How High Should Gas Prices Go?

With gas prices constantly hitting new records, John McCain struck a populist chord last week with his proposal for a gas tax holiday. After all, with pump prices for regular now averaging $3.57 a gallon, who wouldn't like to lop off the 18.4-cent federal tax on each gallon you pump into your car this summer? It seemed like such a good idea Hillary Clinton jumped on the gas tax holiday bandwagon too. Only Barack Obama said he didn't like the idea because it takes funds from federal roadwork. However, Obama did vote for a similar gas tax holiday as an Illinois state senator in 2000. (Article continued below...)

But America's top car dealer says what we really need in this country is high gas prices—something in the neighborhood of $6 a gallon—if we ever really want to tackle the critical issues of the day: global warming and our oil addiction. "The biggest lie in America politics today is to say you care deeply about global warming and advocate for the price of gas to go down," says Mike Jackson, CEO of the AutoNation car dealer chain. "Those are mutually exclusive concepts."

The fact is, as much as we gripe about gas prices, we're pumping just as much of the precious liquid into our tanks as ever. Every day in America we burn through 391 million gallons of motor fuel. That burn rate is the same as last year, when gas prices were 70 cents per gallon lower. And gas consumption is up 18 percent from a decade ago. The federal Energy Information Administration just predicted we would finally begin to curb our consumption this year for the first time since 1991—by an underwhelming 0.3 percent.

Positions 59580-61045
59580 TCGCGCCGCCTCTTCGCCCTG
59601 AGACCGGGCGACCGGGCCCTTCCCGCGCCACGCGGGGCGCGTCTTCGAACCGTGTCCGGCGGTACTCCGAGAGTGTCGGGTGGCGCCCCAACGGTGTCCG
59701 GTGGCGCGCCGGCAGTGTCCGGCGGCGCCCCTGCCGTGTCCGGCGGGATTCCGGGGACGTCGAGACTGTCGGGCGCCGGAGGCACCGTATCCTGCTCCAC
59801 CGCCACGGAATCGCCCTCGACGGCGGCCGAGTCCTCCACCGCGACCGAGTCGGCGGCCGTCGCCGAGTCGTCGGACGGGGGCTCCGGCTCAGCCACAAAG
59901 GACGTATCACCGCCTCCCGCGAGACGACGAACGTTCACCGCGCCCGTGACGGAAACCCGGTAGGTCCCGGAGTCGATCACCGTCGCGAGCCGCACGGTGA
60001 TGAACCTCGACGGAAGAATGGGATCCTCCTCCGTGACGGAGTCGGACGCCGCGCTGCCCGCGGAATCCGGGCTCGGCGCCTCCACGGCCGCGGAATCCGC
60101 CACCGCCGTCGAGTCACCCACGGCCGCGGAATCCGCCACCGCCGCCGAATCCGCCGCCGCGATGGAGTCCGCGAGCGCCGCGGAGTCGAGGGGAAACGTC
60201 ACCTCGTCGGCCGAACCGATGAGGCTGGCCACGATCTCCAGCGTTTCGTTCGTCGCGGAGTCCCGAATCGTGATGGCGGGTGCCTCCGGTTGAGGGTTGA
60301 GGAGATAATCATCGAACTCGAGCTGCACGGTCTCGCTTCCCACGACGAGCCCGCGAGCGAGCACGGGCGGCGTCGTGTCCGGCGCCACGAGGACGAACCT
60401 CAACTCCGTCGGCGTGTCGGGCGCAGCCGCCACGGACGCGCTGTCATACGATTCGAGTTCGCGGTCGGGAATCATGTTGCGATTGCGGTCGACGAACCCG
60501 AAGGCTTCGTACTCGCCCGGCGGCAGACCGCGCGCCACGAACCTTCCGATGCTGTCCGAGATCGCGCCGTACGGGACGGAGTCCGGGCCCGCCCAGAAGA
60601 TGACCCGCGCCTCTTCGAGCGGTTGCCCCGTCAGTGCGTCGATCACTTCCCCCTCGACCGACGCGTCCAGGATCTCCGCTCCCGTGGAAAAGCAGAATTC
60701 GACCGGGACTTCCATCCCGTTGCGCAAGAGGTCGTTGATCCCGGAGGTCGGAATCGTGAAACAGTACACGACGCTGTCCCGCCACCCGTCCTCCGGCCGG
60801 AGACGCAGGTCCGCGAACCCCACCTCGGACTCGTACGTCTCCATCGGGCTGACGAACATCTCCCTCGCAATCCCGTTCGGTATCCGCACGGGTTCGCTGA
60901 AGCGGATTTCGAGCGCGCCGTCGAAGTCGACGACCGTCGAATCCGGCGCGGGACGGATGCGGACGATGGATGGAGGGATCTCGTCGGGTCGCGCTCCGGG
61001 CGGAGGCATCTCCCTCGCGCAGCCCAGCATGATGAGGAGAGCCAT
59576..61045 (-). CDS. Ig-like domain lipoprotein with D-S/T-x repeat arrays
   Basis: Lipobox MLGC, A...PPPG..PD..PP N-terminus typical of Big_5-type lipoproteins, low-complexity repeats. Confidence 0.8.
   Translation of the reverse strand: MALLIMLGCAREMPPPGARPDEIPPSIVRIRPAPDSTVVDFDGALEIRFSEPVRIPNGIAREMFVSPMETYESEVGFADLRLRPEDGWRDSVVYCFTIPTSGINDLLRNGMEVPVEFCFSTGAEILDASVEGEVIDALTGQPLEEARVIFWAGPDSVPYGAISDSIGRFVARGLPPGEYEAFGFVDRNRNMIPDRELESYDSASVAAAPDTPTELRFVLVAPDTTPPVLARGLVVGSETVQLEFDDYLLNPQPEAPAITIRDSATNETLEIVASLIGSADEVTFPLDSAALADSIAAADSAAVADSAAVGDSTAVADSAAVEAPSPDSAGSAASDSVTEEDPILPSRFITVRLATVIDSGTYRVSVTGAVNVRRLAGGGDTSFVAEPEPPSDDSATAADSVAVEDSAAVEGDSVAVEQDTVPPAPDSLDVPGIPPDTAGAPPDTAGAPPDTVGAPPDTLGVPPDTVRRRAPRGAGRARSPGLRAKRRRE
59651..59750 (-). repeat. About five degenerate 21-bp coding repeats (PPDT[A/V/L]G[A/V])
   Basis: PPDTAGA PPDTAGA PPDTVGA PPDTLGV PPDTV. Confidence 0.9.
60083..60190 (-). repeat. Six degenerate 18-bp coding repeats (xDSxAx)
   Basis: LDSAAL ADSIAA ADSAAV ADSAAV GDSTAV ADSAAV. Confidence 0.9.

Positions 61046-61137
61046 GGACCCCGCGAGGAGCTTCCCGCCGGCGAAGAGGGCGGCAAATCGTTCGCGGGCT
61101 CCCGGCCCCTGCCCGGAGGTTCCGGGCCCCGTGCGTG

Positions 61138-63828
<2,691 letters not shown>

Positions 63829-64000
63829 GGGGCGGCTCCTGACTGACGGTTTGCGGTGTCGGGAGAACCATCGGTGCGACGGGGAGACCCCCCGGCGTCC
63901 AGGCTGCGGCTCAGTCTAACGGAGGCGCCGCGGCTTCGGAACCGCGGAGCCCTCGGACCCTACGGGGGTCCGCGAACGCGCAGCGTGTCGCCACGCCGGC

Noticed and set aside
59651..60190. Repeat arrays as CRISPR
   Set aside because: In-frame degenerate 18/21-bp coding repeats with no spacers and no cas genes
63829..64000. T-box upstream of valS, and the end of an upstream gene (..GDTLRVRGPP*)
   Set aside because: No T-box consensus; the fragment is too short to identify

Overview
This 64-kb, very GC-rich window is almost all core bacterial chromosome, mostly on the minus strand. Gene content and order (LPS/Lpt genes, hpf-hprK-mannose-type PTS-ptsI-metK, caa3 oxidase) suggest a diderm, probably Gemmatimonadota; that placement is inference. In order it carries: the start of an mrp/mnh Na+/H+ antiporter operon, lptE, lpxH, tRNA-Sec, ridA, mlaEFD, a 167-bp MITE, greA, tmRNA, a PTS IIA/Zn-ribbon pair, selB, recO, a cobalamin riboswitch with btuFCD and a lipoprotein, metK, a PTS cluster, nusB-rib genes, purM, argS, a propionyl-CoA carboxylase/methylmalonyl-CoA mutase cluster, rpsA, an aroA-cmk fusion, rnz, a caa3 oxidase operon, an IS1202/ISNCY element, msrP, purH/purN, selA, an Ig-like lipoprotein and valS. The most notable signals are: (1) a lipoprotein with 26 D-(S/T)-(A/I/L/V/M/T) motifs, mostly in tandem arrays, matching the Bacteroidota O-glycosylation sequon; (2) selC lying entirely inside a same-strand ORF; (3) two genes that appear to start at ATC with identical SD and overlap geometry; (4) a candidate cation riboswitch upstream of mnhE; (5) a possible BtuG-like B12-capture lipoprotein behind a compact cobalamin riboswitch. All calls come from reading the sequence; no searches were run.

What's driving this demand? Our lust for large cars and long trips. Oh sure, small car sales are rising and SUV sales are tanking. But in the last 20 years the weight of our rides has increased by nearly half a ton per vehicle, while the average horsepower has climbed from 118 to 223 ponies under the hood, according to the EPA. And as we have migrated ever deeper into the exurbs, the average miles driven per household has jumped 42 percent, from 19,000 miles in 1980 to 27,000 miles last year, according to federal statistics. Last year car buyers ranked fuel economy 17th on their list of priorities, just below cup holders and the car's stereo system, according to a survey by CNW Research, a respected automotive market analysis firm.

Now, with panic at the pump, mileage matters more. But we're not dramatically downsizing our rides the way our parents did after the oil embargos of the 1970s. Instead, many of us are just tightening the belt by one notch, like Eileen Noren. With fillups now hitting $100 on her hulking Infiniti QX56 SUV, she is ready to replace it with something slightly smaller—a seven-seat Chrysler Town & Country minivan. The Infiniti gets 12 mpg in the city and 18 on the highway, while the Chrysler gets 16 mpg in the city and 23 on the highway. The Wilmette, Ill., mother of four expects to save $20 to $30 a week at the pump. The only trade-off: the minivan has one less seat than the SUV. Still, she won't have to resign from the mom's carpool consortium for the track team. "We'll just drive one fewer kid," she says.

Back in the days of gas lines and stagflation, our parents ditched the Chevy Caprice and replaced it with one of those new little Datsuns. But we're not making that kind of transportation sacrifice today, even though we've blown past the inflation-adjusted record gas price of $3.40 a gallon set back in 1981. Why not? Because we're a far more affluent nation today, and the prospect of $4 gas just doesn't threaten the family budget as much as it used to. Back in 1980 gas and oil expenditures accounted for 5 percent of our personal income. Today, even at these prices, gas accounts for just 3.5 percent of our personal income, according to the Bureau of Economic Analysis.

So what would it take to curb our oil enthusiasm? Gas at $6 a gallon, says Jackson. And to get to that daunting price, Jackson says Washington needs to jack up gas taxes the way the Europeans have. In Western Europe, where gas tops $7.50 a gallon, more than half that price ($4.67) is taxes, according to AutoNation's research. Here in the United States we're paying about 40 cents in federal, state and local taxes on a gallon of gas. This helps explain why new vehicles sold in America average 25 mpg, while European cars average 36 mpg. "The dirty little secret is that it's all about the price of the fuel," says Jackson. "It's not that Europeans are better people than us. That society decided to tax gasoline to encourage consumers to make trade-offs to favor fuel economy."